If a polished finish is required on sheet (the industry uses the term “polished” for all finishes, including “#4 brushed” and “mirror polished”) the finishing is applied on the entire coil in a continuous process using a multi-headed belt sander, prior to cutting in to sheets. The masking is applied immediately after the polishing, before the sheets are stacked. If a finish is required on plate, the finish is applied by special-purpose sheet-fed machines, or by a manually-operated overhead gantry polishing machines. As a result of the manual processing, high-quality finishes on plate are much harder to achieve than on sheet and supplier qualification is paramount.
The key decision to make when specifying a finish is whether the stainless will be used as whole sheets, without the need for re-finishing, or whether it will be joined by welding or otherwise worked and must be refinished after fabrication. This choice is required because a #4 finish is cheap, but is created by machines whose characteristic long surface markings cannot be restored or blended by hand, making invisible re-work impossible.
Only finishes such as Excelsior Metal Polishing’s “XL Blend S” or Vaughn Metal Polishing’s equivalent can be duplicated with hand tools and should always be specified for work which requires blending. The same principals apply to round and square tube: Chose #4 if the parts will be cut and used, but upgrade to XL Blend S if polishing is required after fabrication.
Non-Directional or Angel Hair finish is commonly specified for stainless steel paneling used in high-traffic public environments, because it can be restored on site by semi-skilled workers using an orbital sander. Applying this finish directly on raw 2B sheet produces a dull result, so this finish looks best when applied over a #4 finish. To produce the 25 tonnes of 316 stainless plate with a non-directional finish we needed for a job in the Jamaica Airtrain Station, our polisher (Vaughan Metal Polishing, VMP) started with a series of progressively less aggressive grits culminating in a #4 pass, which removed the scale and leveled the surface.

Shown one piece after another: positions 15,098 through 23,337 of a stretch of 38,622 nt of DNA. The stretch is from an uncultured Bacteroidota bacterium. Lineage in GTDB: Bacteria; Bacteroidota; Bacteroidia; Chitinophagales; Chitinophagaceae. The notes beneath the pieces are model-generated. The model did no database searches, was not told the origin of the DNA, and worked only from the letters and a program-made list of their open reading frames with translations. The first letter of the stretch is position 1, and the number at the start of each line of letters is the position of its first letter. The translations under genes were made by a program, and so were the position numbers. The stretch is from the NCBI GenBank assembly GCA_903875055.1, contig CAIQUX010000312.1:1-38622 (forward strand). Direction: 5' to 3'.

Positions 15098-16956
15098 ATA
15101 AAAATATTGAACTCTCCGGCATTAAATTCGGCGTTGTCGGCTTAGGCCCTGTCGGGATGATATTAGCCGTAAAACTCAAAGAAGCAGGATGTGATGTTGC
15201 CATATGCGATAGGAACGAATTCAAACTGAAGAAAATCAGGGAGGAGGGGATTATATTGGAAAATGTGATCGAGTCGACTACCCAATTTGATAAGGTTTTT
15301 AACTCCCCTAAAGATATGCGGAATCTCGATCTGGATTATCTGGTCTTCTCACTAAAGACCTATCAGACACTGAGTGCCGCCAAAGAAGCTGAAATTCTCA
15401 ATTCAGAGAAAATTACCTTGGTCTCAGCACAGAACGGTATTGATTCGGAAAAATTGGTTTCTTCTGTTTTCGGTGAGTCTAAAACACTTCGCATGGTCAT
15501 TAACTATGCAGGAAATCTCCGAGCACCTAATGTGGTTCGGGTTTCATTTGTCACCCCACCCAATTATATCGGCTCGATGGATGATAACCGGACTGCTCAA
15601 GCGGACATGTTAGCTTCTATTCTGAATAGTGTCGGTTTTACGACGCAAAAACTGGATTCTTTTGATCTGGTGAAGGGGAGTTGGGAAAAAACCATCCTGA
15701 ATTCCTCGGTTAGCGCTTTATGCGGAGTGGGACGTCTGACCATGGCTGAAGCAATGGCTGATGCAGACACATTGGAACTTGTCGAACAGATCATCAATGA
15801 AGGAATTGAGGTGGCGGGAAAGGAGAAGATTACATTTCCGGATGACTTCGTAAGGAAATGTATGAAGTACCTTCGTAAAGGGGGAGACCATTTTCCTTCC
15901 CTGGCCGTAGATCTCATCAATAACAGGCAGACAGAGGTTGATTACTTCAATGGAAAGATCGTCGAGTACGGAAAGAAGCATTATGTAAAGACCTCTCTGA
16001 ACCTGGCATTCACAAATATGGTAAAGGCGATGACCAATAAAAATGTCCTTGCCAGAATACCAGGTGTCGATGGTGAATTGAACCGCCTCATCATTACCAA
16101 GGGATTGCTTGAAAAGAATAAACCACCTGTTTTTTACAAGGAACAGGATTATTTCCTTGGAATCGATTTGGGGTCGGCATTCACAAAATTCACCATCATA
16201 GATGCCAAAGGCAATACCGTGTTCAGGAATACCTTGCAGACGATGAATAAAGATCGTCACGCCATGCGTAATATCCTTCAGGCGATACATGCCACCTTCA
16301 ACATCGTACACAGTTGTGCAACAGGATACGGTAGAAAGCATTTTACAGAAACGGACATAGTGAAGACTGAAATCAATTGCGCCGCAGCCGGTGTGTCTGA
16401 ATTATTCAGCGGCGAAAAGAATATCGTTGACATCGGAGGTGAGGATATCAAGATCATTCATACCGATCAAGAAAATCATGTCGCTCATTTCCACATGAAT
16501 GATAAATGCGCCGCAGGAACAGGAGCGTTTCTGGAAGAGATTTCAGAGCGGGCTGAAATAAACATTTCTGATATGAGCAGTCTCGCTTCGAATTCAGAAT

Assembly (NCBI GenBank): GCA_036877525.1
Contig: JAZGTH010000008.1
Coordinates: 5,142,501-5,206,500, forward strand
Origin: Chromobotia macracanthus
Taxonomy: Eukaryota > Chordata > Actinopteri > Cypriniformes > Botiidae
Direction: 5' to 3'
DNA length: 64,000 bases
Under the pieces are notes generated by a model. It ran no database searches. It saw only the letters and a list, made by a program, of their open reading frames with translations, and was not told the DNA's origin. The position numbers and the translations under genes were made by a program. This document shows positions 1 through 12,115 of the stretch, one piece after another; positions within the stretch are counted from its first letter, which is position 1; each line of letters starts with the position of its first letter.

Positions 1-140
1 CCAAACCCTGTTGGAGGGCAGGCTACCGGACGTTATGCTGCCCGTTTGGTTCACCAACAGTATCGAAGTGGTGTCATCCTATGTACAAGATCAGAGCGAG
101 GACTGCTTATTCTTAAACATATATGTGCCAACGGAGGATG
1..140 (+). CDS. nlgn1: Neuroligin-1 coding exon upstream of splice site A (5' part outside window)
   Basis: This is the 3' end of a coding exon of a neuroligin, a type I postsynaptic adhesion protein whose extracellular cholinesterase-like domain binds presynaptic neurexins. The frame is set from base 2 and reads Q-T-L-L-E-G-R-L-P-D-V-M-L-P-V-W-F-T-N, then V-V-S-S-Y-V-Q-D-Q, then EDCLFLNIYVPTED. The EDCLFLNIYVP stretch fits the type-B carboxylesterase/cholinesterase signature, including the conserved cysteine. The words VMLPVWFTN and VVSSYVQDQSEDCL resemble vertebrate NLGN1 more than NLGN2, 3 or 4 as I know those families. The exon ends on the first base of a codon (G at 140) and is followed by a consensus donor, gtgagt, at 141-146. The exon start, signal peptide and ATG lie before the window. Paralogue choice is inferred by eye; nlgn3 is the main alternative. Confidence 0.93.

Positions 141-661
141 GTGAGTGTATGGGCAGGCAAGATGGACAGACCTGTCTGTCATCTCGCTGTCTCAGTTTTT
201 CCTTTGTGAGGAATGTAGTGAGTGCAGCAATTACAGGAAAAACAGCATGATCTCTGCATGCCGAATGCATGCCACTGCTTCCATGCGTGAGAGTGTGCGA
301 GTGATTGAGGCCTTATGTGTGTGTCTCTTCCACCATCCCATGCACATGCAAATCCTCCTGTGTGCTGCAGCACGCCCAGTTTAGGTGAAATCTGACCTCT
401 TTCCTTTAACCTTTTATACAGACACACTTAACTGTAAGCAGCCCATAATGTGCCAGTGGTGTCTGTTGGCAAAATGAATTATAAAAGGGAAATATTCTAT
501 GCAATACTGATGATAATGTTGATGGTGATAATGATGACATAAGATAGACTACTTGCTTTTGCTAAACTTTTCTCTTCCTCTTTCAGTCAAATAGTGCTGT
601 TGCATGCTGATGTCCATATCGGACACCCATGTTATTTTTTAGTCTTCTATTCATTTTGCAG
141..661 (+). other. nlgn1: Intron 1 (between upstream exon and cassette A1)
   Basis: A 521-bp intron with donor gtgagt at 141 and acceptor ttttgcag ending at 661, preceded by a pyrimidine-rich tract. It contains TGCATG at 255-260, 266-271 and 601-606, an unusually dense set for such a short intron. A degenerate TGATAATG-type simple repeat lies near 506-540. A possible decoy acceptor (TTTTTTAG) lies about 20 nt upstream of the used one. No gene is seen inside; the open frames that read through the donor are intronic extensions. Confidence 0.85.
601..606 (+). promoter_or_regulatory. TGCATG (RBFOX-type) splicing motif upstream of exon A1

We saved VMP an enormous amount of time applying the random final pass by rigging 6 heavy-duty air-powered random orbital sanders to a frame. The VMP polishers moved it by hand in a carefully timed pattern over the 20’ (6.5m) plates to apply the uniform and repeatable non-directional finish. We knew that since the oscillating radius of the sanders used was ¼” (6mm), a similar sander could be used for repairing damage on site.
Because plate can vary in surface quality and be damaged by handling, when writing the specification for polished stainless work that will be fabricated from plate, it is worth including a line requoring the fabricator to select the plates for their finish quality, so they cannot claim that finish defects are the result of industry norms. It is also advisable to suss out whether the supplier is accustomed to handling materials with delicate finishes, since a correct set up is time-consuming and expensive to implement.
Finally it is worth noting that architects led by Frank Gehry, have sometimes chosen to celebrate defects such as the wrinkled appearance that results from wrapping flat metal sheet around compound curves. Making a positive statement with a ”defect” in workmanship, is actually a very difficult stunt to pull off and is not recommended for amateurs!
The author would like to thank Bill Butt of Excelsior Metal Polishing and Davide Parisi of Vaughan Metal Polishing, both of whom generously shared their knowledge.